Luckily in day light the first day after arriving (and having gotten very lost the night before) we quickly figured out the main paths that we needed to know and my opinion very much changed to; this is pretty cool.
We found a hotel, signed up for a week of classes and decided to go on a little hike.
The Indian nose is a hill/mountain that overlooks the town and in conjunction with the other mountains kinda looks like an face of some laying down looking up, the the nose obviously being the nose on the face. I say kinda as you need to squint and use your imagination.
View of Indian Nose from San Pedro
We took a bus to Santa Clara which is near to the nose and from there is was about a 45 minute was up from maize and coffee fields to the top.
View from the top looking back down (San Pedro is sticking out into the lake on the right)
jumping flying at the top
I’ve always had a natural flare for languages. A flare to cock them up. Lets face it, I can’t speak English very well and have little to no idea on verbs, nouns, adjactives and conjugation. So having to learn this and the added confusion of word gender (masculine or feminine) it was jolly confusing. And then there is spelling; with accents and squiggly things. Shit. I am in a world of pain.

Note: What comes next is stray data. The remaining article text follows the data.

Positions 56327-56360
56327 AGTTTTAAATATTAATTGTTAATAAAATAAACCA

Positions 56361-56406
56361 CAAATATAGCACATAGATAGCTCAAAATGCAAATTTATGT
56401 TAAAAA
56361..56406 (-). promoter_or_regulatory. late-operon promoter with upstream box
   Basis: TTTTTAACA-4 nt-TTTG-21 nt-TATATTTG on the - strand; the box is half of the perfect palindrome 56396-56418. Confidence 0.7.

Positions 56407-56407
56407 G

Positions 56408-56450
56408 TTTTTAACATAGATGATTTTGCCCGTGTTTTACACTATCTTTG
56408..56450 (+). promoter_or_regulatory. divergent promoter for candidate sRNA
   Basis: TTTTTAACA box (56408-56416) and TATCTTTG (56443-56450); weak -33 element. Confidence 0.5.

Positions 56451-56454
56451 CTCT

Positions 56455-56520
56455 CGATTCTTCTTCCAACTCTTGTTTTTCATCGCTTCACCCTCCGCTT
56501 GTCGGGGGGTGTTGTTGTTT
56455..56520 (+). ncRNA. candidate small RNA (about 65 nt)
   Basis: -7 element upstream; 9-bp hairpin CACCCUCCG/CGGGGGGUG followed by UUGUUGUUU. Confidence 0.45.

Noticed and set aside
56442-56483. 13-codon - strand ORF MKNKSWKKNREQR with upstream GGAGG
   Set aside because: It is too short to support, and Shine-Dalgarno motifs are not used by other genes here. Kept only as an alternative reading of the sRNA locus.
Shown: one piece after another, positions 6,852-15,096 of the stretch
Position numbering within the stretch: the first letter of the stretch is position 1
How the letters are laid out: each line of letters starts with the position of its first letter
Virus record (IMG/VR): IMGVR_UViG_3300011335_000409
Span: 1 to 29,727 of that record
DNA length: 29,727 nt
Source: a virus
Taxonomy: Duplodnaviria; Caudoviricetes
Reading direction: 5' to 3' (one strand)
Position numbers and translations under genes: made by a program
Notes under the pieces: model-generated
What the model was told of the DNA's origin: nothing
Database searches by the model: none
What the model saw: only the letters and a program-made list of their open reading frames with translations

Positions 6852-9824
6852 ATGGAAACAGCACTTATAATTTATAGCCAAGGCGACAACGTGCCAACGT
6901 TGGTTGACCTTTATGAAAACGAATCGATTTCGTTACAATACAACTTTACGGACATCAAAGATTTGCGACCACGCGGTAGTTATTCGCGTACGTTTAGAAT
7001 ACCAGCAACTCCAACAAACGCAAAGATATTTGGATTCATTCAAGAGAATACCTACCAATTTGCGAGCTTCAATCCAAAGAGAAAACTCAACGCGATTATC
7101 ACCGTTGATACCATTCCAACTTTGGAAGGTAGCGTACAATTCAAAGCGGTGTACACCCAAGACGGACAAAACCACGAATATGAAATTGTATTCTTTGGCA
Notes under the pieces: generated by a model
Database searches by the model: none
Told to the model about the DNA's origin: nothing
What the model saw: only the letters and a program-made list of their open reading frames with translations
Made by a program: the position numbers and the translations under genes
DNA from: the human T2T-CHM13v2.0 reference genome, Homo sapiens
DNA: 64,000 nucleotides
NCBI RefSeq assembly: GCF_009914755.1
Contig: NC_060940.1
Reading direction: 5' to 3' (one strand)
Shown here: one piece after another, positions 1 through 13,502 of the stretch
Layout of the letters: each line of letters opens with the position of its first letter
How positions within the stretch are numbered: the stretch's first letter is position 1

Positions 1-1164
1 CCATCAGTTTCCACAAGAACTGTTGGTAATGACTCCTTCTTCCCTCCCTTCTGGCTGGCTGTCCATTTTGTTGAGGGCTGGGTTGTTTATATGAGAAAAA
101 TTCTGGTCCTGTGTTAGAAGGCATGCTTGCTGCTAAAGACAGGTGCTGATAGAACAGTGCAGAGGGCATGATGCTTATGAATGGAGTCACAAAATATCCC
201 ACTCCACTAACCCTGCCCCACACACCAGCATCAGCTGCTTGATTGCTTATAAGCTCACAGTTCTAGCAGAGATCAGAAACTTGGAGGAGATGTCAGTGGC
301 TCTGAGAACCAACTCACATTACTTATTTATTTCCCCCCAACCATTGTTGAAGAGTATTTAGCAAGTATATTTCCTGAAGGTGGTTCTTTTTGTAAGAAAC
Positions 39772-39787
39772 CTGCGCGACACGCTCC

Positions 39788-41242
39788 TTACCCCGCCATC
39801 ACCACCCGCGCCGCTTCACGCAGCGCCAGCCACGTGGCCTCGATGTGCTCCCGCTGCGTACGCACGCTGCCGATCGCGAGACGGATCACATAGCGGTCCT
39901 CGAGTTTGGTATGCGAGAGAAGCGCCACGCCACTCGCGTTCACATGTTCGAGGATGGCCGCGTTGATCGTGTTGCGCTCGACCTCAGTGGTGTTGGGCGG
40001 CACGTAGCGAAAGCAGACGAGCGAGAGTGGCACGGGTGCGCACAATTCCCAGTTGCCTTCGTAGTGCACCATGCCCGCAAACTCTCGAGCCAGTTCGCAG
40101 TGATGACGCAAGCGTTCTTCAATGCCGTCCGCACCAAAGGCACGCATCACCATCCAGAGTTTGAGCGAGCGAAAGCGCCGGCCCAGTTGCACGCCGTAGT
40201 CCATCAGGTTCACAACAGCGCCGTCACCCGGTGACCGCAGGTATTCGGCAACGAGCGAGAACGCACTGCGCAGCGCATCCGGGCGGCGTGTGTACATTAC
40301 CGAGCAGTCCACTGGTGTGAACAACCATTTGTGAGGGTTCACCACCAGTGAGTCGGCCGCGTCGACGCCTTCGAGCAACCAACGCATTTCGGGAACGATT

That said I did enjoy it and after a week of courses my pigeon Español now contains many more verbs, nouns and phrases but I still struggle to use the correct conjugation. More practice required! We are planning to travel and study a little ever day and then look at taking another week long course in a month or so.
One of my ‘class rooms’ at escuelar San Pedro
Kate studying Spanish by candle light in a bar
As I mentioned, San Pedro is a little warren like, but once you know the main paths its easy to get around. However, I think you could live there for months without going down or exploring half of the alleys/paths. These are a few of the ‘main’ paths.
This is one of the main paths linking the two sides of the town – it is not lit at night
The path to our hotel
The entire week we were in San Pedro there was a festival on which meant lots of cannon firing and fire crackers at all hours of the day and night, parades and a fair. The fair looked like something that was sent to the scrap yard many years ago and had been reclaimed and repaired with mechanno. The locals seemed to love it but my love for life meant you wouldn’t catc me on these things if you paid me handsomely.
That said we had some fun in San Pedro, even if we had a few sleepless nights. Now we are working our way to Honduras! We have stopped in Atingua for a few days but are staying in a hotel/resort just out of town in a cabana amongst an avocado plantation. It’s called Earth Lodge and is pretty remote. We’re going to stay here and re-charge our batteries (yoga, hammocks, good food and rest) and then head on toward the Rio Dulce.
Waiting for our lift to Earth Lodge in Antigua, we hang looking cool and fitting in with the locals